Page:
MARTI-CBH Regional Opioid Heroin Research and Outreach Initiative

  • In the Spring of 2017, the Institute launched a new initiative, the MARTI-CBH Regional Opioid Research and Outreach Initiative. It addresses opioid use in Western Pennsylvania, particularly the heroin problem in Indiana and the surrounding counties. The increasing number of opioid-related drug overdoses resulting in deaths in local counties is alarming. According to a 2016 Drug Enforcement Administration (DEA) report, out of 67 counties in Pennsylvania, Armstrong County, Cambria County, and Indiana County respectively rank second, third, and fourth in drug overdoses in the Commonwealth.

    Victor Garcia, Director, together with Alex Heckert, Associate Director, and Erick Lauber, Director of Community Health and Leadership, are spearheading this initiative, which is organized around research development, the MARTI Summer School, the Opioid Prevention and Community Health (OPACH) Initiative, the Health Disparities Lecture Series, the Opioid/Heroin Treatment and Other Resources online page, and other efforts.

    MARTI-CBH Research Development

    The initiative includes the development of a research proposal on the rural-based, help-seeking pathways of men and women in search of treatment for their opioid problem. It will draw from a major NIH-funded research project on help-seeking pathways among Latino immigrants in California, being conducted by Garcia, Anna Pagano (PI), medical anthropologist, and other colleagues at the Prevention Research Center in Oakland, California. For more information about the California project, please visit the Use of Mutual Help Recovery Houses by Latino Migrant Laborers with Substance Use Disorders.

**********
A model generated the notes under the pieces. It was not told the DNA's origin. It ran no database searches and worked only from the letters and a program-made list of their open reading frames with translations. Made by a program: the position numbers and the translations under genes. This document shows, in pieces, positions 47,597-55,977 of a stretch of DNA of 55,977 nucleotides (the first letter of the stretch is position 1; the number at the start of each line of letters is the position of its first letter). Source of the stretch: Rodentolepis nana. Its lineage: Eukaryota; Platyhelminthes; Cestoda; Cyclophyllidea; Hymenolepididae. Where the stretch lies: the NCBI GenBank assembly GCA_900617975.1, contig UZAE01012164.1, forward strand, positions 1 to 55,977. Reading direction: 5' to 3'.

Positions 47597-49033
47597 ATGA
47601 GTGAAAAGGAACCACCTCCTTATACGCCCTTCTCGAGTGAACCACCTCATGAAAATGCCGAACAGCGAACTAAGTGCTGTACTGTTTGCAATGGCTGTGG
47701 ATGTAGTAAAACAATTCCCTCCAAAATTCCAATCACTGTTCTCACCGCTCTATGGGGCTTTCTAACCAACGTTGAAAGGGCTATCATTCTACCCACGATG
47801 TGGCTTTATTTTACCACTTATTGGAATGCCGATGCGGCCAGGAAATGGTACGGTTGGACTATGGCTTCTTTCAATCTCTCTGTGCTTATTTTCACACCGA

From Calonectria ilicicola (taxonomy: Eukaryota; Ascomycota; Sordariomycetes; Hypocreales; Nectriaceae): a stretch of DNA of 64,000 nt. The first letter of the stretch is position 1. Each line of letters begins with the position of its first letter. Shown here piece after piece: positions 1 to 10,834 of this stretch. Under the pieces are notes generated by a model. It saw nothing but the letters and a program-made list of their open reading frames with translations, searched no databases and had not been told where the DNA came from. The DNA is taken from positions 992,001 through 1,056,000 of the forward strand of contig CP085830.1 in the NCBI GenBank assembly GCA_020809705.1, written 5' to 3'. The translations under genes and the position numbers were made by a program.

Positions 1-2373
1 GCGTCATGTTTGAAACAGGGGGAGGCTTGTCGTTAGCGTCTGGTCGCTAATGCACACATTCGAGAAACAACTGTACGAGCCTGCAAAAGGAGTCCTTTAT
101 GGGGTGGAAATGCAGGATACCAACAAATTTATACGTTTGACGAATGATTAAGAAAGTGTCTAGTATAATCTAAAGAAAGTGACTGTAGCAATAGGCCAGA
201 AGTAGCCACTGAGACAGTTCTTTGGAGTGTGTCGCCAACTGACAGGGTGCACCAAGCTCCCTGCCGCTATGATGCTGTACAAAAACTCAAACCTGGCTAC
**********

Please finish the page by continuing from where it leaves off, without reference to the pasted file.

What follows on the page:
NIH R21 funding will be sought; the proposal’s development will be in partnership with PRC, where Garcia is an adjunct senior research scientist. Plans are to submit the proposal to the National Institute of Drug Abuse in February 2018 for possible funding starting in the Fall of 2018. NIH has made the opioid and heroin problem in the region a major funding priority.

    A summary of the grant application will consist of:

    • Qualitative/ethnographic research;
    • Two-year study for $275,000;
    • Research sites, Indiana and surrounding counties;
    • Research subjects, men and women seeking treatment; and
    • Findings to be used for identifying obstacles for treatment and successful pathways.

    MARTI-CBH Annual Summer School Conference

    The MARTI Summer School is also part of the initiative. The title of the 2017 summer school was “Promoting Recovery and Wellness: For Individuals, Families, and Communities.” The many sessions addressed the opioid epidemic in the region, with a particular focus on responses from Western Pennsylvania. It was held from July 10 to 14.

    The MARTI-CBH Summer School Committee labored long hours in organizing the different sessions. The committee was comprised of Alex Heckert, associate director; Christian Vaccaro, director of training, and Melissa Swauger, research associate; Crystal Deemer, training and conference coordinator; and Dennis Daley, senior clinical director of Substance Use Services at UPMC Health Plan and professor of psychiatry and social work at the University of Pittsburgh.